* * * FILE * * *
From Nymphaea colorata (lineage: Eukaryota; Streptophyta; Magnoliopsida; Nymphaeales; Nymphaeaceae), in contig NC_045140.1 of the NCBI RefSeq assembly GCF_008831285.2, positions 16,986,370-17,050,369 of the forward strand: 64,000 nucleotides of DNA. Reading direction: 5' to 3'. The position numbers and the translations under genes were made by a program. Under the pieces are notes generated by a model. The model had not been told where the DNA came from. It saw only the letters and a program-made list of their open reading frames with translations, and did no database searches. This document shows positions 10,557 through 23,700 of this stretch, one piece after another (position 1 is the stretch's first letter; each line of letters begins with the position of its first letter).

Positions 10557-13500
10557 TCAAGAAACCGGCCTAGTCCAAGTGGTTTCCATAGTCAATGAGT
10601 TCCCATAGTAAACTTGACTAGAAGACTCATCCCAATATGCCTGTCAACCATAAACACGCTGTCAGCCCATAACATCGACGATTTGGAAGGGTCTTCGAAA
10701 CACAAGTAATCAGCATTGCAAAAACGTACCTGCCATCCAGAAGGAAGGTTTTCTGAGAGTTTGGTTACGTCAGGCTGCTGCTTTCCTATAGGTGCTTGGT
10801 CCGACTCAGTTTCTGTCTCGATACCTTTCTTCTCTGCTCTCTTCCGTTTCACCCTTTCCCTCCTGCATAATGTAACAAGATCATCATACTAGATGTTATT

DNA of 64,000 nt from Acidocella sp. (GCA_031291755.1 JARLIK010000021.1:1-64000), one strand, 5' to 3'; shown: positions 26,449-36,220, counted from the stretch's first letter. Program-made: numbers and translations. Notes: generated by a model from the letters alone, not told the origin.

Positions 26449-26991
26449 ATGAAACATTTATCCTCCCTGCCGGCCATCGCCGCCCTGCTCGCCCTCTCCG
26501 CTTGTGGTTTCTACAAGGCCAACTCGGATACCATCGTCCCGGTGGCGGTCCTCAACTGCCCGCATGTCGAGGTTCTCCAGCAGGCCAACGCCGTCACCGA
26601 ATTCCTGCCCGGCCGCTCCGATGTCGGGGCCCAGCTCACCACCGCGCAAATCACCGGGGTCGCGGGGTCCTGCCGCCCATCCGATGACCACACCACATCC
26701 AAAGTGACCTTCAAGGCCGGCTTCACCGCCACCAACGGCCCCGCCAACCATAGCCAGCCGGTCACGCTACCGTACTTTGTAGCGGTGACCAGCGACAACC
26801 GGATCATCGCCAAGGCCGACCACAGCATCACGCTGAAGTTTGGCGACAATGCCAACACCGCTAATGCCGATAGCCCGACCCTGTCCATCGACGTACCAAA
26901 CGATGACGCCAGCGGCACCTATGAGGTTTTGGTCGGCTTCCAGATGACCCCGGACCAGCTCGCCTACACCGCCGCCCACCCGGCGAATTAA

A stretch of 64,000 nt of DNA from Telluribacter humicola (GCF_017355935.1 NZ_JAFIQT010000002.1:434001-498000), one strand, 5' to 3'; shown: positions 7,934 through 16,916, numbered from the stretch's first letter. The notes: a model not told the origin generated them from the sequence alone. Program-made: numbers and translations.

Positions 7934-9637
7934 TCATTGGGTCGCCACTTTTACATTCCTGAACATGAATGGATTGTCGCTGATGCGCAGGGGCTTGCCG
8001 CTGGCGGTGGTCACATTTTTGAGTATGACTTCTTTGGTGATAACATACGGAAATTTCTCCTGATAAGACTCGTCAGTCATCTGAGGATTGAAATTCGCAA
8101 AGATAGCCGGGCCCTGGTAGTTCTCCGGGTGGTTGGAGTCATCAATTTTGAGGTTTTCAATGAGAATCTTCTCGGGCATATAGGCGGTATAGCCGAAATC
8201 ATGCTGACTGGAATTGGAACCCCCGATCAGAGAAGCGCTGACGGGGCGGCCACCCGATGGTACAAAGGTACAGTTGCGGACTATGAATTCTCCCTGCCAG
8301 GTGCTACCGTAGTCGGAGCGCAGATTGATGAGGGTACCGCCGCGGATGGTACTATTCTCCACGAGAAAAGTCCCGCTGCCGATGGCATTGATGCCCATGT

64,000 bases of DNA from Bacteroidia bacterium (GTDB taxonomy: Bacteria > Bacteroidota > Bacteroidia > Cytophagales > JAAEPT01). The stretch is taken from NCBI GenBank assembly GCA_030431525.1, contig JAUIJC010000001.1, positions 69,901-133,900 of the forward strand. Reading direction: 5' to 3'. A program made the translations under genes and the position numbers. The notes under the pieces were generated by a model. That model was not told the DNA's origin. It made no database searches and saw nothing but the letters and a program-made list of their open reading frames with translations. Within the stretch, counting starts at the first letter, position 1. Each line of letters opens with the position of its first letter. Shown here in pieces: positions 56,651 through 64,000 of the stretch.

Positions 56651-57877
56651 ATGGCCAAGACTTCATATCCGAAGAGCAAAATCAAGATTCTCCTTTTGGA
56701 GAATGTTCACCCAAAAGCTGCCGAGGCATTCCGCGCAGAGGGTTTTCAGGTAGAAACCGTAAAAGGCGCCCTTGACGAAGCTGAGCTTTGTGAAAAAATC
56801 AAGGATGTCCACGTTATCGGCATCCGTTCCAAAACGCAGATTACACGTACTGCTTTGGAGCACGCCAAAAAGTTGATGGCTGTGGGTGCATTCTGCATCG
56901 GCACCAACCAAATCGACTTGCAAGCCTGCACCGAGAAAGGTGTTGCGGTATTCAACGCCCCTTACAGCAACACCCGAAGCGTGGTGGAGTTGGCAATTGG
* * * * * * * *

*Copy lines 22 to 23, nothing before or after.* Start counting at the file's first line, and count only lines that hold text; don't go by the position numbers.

64,000 bases of DNA from Bacteroidia bacterium (GTDB taxonomy: Bacteria > Bacteroidota > Bacteroidia > Cytophagales > JAAEPT01). The stretch is taken from NCBI GenBank assembly GCA_030431525.1, contig JAUIJC010000001.1, positions 69,901-133,900 of the forward strand. Reading direction: 5' to 3'. A program made the translations under genes and the position numbers. The notes under the pieces were generated by a model. That model was not told the DNA's origin. It made no database searches and saw nothing but the letters and a program-made list of their open reading frames with translations. Within the stretch, counting starts at the first letter, position 1. Each line of letters opens with the position of its first letter. Shown here in pieces: positions 56,651 through 64,000 of the stretch.

Positions 56651-57877